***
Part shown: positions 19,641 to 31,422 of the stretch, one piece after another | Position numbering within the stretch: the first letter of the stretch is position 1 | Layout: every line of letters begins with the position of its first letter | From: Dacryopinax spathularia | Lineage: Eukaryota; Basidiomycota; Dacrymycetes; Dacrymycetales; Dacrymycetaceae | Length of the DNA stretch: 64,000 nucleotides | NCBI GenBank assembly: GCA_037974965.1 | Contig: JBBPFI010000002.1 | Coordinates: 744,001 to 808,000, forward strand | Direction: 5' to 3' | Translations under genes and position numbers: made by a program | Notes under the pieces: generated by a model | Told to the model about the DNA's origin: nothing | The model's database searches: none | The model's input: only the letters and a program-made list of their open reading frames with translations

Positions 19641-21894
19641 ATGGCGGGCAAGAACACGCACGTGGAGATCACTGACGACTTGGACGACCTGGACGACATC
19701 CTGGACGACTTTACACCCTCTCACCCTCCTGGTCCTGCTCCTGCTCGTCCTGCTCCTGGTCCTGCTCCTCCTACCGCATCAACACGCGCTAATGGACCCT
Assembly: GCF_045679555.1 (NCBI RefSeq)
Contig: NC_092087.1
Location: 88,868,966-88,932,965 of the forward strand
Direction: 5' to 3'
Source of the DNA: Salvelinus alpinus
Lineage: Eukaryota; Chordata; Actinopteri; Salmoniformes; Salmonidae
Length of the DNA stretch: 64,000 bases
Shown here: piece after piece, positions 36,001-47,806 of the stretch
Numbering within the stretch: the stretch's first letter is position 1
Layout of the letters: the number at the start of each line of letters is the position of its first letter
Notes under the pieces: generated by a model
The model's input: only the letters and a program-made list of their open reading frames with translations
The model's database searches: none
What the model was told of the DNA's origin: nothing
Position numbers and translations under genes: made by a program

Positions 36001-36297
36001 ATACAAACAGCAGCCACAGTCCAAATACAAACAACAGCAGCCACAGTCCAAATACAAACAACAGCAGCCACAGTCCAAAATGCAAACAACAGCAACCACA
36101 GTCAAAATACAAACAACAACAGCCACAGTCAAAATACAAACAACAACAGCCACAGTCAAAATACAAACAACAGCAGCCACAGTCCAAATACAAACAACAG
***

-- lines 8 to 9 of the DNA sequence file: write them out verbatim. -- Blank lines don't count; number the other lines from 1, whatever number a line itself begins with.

Direction: 5' to 3'
Source of the DNA: Salvelinus alpinus